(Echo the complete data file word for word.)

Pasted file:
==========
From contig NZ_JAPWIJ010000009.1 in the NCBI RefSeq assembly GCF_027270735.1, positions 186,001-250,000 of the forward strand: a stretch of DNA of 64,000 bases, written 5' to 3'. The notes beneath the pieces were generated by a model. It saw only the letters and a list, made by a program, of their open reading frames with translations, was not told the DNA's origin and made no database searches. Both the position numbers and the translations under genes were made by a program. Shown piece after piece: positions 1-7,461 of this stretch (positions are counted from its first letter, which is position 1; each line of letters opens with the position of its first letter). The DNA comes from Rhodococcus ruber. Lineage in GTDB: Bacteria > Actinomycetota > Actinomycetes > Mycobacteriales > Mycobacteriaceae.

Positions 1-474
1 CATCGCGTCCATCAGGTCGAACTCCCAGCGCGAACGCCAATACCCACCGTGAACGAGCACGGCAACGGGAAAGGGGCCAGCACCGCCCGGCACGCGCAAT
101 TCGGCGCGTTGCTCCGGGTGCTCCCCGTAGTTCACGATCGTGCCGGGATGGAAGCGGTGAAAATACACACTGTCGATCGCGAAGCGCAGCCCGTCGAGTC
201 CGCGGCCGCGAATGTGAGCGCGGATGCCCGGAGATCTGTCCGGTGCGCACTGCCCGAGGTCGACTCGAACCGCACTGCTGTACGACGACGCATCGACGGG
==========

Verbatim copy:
From contig NZ_JAPWIJ010000009.1 in the NCBI RefSeq assembly GCF_027270735.1, positions 186,001-250,000 of the forward strand: a stretch of DNA of 64,000 bases, written 5' to 3'. The notes beneath the pieces were generated by a model. It saw only the letters and a list, made by a program, of their open reading frames with translations, was not told the DNA's origin and made no database searches. Both the position numbers and the translations under genes were made by a program. Shown piece after piece: positions 1-7,461 of this stretch (positions are counted from its first letter, which is position 1; each line of letters opens with the position of its first letter). The DNA comes from Rhodococcus ruber. Lineage in GTDB: Bacteria > Actinomycetota > Actinomycetes > Mycobacteriales > Mycobacteriaceae.

Positions 1-474
1 CATCGCGTCCATCAGGTCGAACTCCCAGCGCGAACGCCAATACCCACCGTGAACGAGCACGGCAACGGGAAAGGGGCCAGCACCGCCCGGCACGCGCAAT
101 TCGGCGCGTTGCTCCGGGTGCTCCCCGTAGTTCACGATCGTGCCGGGATGGAAGCGGTGAAAATACACACTGTCGATCGCGAAGCGCAGCCCGTCGAGTC
201 CGCGGCCGCGAATGTGAGCGCGGATGCCCGGAGATCTGTCCGGTGCGCACTGCCCGAGGTCGACTCGAACCGCACTGCTGTACGACGACGCATCGACGGG